ECT plus Antidepressants: a Review

Out on PubMed, from researchers in Rotterdam, The Netherlands, is this review:

Influence of an adjuvant antidepressant on the efficacy of electroconvulsive therapy: A systematic review and meta-analysis.

Pluijms EM, Kamperman AM, Hoogendijk WJ, Birkenhäger TK, van den Broek WW.Aust N Z J Psychiatry. 2020 Sep 8:4867420952543. doi: 10.1177/0004867420952543. Online ahead of print.PMID: 32900217
Here is the "Conclusion" section from the text:

Our results suggest that an adjuvant antidepressant enhances the efficacy of ECT in patients with major depression. Although the included studies had some methodological limitations, effect sizes were consistently small to moderate. We speculate that modern-day controlled trials using adequately dosed TCAs and MAOIs will most likely result in larger effect sizes. From a clinical point of view, we prefer an adjuvant TCA to an adjuvant MAOI, since TCAs are generally safe to use with ECT (American Psychiatric Association, 2001Baghai et al., 2006Naguib and Koorn, 2002Sackeim et al., 2009), whereas MAOIs warrant precautions during anaesthesia for ECT (Dolenc et al., 2004Naguib and Koorn, 2002). Moreover, MAOIs are prescribed far less commonly than TCAs and the use of an MAOI requires dietary restrictions.

Thus, if ECT is indicated for a patient with major depression, we recommend the routine use of an adequately dosed adjuvant antidepressant to improve the efficacy of ECT. We leave the choice between a TCA, an SSRI/SNRI and an MAOI up to the clinician. Our findings warrant renewed interest in adjuvant pharmacotherapy during ECT for major depression.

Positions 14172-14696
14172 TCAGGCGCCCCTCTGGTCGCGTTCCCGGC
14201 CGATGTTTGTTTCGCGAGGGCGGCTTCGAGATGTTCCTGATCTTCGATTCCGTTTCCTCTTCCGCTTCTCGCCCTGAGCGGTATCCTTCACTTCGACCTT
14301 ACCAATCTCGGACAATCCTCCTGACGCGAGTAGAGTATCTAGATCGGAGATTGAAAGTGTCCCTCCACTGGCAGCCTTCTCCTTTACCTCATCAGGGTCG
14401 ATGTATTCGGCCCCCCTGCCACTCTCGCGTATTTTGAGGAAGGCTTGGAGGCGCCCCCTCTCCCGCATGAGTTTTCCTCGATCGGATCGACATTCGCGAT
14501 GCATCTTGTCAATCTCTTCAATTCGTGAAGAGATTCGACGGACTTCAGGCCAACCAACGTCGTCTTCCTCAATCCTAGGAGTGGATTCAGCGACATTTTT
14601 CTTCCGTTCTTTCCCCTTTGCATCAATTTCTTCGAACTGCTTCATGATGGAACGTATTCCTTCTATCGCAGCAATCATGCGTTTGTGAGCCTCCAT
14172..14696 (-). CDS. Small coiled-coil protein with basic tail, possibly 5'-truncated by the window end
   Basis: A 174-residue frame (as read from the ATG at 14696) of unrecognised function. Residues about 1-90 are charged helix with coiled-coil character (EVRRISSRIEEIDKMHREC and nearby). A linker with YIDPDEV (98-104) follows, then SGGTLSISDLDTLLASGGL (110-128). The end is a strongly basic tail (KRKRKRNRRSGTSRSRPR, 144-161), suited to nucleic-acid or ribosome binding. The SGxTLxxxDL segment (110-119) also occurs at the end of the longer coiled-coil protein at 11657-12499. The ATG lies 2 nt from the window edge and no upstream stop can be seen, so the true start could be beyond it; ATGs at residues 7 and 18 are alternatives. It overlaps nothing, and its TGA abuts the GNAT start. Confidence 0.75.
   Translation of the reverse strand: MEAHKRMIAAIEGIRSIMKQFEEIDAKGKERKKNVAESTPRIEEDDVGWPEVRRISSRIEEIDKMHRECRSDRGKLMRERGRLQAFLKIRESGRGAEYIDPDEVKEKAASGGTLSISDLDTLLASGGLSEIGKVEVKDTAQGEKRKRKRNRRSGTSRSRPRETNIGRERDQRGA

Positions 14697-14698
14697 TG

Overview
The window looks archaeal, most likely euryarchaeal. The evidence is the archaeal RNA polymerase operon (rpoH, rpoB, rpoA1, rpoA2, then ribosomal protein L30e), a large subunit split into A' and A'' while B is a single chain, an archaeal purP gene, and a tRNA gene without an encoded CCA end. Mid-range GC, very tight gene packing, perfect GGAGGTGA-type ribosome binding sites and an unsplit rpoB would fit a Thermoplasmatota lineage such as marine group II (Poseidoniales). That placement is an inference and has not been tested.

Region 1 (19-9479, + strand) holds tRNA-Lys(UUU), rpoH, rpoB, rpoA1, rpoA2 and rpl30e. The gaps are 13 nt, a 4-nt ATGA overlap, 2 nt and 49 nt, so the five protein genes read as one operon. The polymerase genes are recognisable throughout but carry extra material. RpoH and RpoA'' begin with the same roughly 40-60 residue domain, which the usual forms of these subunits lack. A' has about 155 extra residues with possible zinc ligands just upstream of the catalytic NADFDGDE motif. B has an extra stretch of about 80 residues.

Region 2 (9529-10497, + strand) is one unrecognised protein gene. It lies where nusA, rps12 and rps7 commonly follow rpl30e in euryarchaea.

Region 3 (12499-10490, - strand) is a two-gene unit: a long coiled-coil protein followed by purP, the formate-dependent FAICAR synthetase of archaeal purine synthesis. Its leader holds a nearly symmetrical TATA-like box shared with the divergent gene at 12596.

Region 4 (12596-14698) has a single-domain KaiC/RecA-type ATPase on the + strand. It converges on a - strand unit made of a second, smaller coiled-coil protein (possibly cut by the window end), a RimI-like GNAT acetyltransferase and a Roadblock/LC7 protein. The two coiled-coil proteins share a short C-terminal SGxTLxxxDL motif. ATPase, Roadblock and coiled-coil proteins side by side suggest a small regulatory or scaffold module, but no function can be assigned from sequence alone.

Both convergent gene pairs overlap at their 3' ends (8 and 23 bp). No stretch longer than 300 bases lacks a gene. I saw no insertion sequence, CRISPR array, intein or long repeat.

This is a carefully crafted and very useful systematic review and meta-analysis of an important topic. The authors are clear in their belief that, despite the limitations of the literature, concomitant antidepressant (AD) use with ECT is helpful.

Although not mentioned, because there was no placebo group in the acute phase, the PRIDE study added to the evidence base of the safety/tolerability of combined venlafaxine and ECT.

The reluctance of the current generation of psychiatrists to prescribe TCAs and MAOIs, while unfortunate, is likely to continue, despite these findings; it is therefore anticipated that SSRIs/SNRIs will be the class of AD most commonly prescribed with ECT.


  1. Dear Charles,

    As a non believer of benefit of the combination antidepressants and ECT I was also impressed with the results of our review. One of our ideas is that especially irreversible MAO inhibitors could be of benefit during the ECT. Would be exciting to do a placebo controlled trial.
    Thanks for the review on your blog.
    Take care Walter van den Broek

  2. In the 1980s, our ECT service routinely discontinued antidepressants under the presupposition that if the antidepressant did not prevent the need for ECT, then it probably had no value during ECT. While the premise that switching to anew antidepressant during ECT has not been empirically compared against leaving the patient on the old antidepressant, at least we now know there is no pressure to remove antidepressants altogether
    -Vaughn McCall


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